BlogWalker

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Nominations for the 2010 Edublogs Award

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Edublogs Awards – It’s that time of year again. I really appreciate this opportunity to recognize those who have contributed greatly to my PLN:

  • Best Individual BlogEducating Alice – Monica Edinger’s posts will keep you on top of the latest in children’s literature – along with insights on how to team literature and technology.
  • Best Individual TweeterLarry Ferlazzo – I don’t always have time to read through the sheer volume of great resources Larry shares on his Websites of the Day site, but every time he posts a resource to Twitter, I know it will be well worth my time to open the link.
  • Best Group BlogVoices on the Gulf – Once again, my friend, mentor, and NWP colleague Paul Allison makes “keeping it real” part of this timely online community of teachers, students, and community leaders who have joined Paul on a year-long investigation into the impact of our nation’s worst oil spill.
  • Best Class BlogMs. Cheung’s Connection – A 4th grade teacher in my district who always teaches from the heart (despite the pressures of a Title 1 site in its second year of Program Improvement), Teresa Cheung’s projects are always a source of inspiration.
  • Best Resource Sharing BlogThe Edublogger – You don’t even have to be a blogger to benefit from Sue Water’s shared conversations, great resources, and wonderful humor.
  • Best Teacher BlogKevin’s Meandering Mind – When teachers new to blogging ask me where they should start, I recommend following (NWP colleague) Kevin’ Hodgson’s continuing journey with 6th graders into the possibilities and limits of “teaching the new writing.”
  • Most Influential Blog PostMiguel Guhlin’s recent post Nurture Human Talents. If you are looking for the research and the argument for all students’ right to become producers of information (not just drill ‘n kill consumers), you definitely need to read this piece.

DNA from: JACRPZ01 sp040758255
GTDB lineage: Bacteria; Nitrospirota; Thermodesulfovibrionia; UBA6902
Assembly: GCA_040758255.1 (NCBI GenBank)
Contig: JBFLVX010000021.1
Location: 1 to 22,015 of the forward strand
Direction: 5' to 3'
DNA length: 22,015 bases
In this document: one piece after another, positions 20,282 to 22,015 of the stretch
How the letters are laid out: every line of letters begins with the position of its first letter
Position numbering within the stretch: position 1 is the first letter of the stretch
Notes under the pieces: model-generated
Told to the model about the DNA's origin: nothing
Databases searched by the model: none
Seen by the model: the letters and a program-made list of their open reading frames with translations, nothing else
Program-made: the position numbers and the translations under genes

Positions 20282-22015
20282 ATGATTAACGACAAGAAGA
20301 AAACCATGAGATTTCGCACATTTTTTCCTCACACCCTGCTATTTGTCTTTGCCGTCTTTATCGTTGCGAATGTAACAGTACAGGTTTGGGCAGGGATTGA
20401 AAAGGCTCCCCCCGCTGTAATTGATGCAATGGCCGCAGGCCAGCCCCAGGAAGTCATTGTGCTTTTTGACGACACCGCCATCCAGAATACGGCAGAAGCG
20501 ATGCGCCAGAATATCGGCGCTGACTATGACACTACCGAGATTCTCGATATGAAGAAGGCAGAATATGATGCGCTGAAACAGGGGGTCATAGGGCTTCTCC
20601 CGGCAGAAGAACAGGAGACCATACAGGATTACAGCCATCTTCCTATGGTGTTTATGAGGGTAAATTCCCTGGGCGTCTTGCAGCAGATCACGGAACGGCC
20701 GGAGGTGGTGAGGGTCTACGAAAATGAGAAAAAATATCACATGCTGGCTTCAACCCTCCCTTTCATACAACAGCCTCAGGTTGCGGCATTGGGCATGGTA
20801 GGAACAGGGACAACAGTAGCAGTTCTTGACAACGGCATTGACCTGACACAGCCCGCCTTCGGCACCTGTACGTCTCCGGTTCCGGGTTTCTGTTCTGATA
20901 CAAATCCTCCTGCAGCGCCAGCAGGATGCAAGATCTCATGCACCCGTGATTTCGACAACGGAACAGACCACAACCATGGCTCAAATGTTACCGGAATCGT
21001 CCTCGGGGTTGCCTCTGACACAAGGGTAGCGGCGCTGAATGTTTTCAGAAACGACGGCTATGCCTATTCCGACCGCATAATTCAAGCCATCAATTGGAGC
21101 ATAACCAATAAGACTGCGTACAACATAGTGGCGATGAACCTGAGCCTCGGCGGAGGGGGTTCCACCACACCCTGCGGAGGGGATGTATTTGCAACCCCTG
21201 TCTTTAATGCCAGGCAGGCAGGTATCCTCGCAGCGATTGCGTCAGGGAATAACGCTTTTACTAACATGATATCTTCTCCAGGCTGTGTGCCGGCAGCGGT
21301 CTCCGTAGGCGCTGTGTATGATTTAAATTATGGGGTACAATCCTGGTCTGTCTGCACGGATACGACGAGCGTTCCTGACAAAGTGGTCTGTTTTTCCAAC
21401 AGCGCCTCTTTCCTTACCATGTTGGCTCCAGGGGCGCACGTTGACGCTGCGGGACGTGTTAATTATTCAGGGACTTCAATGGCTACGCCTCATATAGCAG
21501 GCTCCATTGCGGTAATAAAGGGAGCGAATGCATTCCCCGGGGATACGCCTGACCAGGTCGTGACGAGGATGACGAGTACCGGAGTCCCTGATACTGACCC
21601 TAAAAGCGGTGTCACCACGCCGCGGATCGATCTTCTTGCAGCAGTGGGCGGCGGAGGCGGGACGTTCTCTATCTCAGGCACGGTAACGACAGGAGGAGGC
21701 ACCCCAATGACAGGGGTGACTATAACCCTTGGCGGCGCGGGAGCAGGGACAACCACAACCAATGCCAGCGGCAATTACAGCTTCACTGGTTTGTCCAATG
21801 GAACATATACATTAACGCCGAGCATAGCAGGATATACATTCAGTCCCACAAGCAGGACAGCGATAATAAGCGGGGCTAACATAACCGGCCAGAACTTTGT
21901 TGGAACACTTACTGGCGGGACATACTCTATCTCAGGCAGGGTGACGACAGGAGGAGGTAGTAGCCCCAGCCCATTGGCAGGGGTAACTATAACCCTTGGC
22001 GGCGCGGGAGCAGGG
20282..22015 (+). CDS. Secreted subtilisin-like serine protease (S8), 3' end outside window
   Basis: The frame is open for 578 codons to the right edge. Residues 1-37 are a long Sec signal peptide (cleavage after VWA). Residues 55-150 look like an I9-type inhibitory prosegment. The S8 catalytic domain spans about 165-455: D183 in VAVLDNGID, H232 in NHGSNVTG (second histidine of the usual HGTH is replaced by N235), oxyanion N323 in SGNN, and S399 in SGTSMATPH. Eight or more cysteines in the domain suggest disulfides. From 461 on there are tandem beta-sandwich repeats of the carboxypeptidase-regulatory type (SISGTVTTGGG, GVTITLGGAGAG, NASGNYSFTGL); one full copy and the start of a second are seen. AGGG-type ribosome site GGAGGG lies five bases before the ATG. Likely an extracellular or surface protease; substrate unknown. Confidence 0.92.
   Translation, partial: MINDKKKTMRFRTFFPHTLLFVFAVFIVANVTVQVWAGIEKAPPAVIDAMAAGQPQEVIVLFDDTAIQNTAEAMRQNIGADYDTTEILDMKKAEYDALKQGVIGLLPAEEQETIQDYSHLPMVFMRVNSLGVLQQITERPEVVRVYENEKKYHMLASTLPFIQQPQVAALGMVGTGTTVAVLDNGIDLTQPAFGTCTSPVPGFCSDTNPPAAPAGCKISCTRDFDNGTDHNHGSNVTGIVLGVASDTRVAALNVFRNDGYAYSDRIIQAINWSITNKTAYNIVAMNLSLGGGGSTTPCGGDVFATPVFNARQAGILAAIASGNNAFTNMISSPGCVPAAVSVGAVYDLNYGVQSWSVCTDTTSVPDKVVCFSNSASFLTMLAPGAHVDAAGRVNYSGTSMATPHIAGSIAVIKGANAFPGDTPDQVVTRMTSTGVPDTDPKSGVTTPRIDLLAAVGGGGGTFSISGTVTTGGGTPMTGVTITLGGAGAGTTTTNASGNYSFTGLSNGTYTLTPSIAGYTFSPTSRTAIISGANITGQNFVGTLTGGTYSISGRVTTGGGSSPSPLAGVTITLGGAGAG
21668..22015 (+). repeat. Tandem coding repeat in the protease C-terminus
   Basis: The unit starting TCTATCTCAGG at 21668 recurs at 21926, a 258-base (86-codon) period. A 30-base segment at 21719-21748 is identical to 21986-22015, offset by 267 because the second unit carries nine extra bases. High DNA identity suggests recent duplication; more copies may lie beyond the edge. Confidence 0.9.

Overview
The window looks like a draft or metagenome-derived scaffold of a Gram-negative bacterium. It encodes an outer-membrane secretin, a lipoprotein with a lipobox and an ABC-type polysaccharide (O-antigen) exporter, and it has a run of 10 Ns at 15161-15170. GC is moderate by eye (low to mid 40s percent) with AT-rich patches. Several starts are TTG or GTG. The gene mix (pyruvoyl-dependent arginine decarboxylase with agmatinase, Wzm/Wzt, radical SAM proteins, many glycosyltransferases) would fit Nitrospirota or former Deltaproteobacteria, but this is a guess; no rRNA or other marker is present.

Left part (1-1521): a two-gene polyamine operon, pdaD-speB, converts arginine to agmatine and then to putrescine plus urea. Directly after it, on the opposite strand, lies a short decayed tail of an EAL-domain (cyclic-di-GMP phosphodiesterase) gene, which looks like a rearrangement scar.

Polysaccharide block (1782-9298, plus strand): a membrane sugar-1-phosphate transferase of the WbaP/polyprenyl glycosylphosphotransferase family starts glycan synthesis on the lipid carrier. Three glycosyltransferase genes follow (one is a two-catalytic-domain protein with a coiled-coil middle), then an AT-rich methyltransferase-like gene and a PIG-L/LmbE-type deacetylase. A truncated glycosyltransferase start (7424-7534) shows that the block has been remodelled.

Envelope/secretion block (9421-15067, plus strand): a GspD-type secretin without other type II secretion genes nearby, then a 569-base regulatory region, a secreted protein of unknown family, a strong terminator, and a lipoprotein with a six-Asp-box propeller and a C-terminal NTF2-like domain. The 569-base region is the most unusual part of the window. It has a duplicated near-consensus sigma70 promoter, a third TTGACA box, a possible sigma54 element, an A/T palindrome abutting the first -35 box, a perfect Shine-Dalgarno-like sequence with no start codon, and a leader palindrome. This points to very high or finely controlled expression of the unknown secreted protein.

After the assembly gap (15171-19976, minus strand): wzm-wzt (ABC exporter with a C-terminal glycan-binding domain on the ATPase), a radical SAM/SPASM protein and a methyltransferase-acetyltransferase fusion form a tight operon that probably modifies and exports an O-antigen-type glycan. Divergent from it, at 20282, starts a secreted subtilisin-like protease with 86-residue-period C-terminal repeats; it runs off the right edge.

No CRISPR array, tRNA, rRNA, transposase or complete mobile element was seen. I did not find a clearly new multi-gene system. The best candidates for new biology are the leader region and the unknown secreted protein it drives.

• Best Educational WikiResources for Digital Writing and Digital Teaching – Considering Troy Hicks’ volume of outstanding publications and presentations, his wiki is the next-best-thing to traveling to a conference to attend one of his sessions or heading to Amazon to order one of his books.
  • Best Use of AudioYA! Cast – Looking for a site to amaze teachers about the possibilities of Audacity and podcasting? Robert Rozema’s pre-service teachers can show you!
  • Best Use of VideoThe Power of One – (NWP colleague) Lesley McKillop’s 4th graders take their voices beyond the classroom via video to change their community and to connect with online communities across the nation in creating and sharing information.
  • Best Use of a Social NetworkKnow ELLs – Feeling a  little overwhelmed about how to best meet the needs of your English Language Learners? From the National Writing Project, such a brilliant group of teachers sharing their expertise and resources!
  • Best Use of a PLNEdutopia: What Works in Education – With project-based learning experts such as Suzie Boss leading discussions and amazing workshops (including last summer’s session on studying and teaching the PB oil spill), I think there is something for everyone at this site!
  • Lifetime Achievement AwardGeorge Lucas – In a year when teacher-bashing seems at an all-time high, I really appreciate all George Lucas has done to support teachers and celebrate public education.

4 Comments

  1. Gail,

    Thanks for the nomination!

    Larry

    • Larry, from Sue’s sample of how to post EB nominations, I realize that I will be one of many, many educators to nominate you for one category or another. Just want you to know how much I appreciate the valuable resources you send our way – daily!

  2. Gail,

    You are wonderful. Thank you so so much for this honor!

    • I should tally how many times I share your ideas with other teachers. Lesley McKillop, whose Power of One blog I’ve nominated for best use of video, is working on a “show-not-tell” unit with her 4th graders, building on your silent movie and Hugo Cabret recommendations. Just another example of the power of blogs and blogging – two 4th grade teachers, 3000 miles apart, teaching very different student populations, I think both benefiting from online communities of practice.

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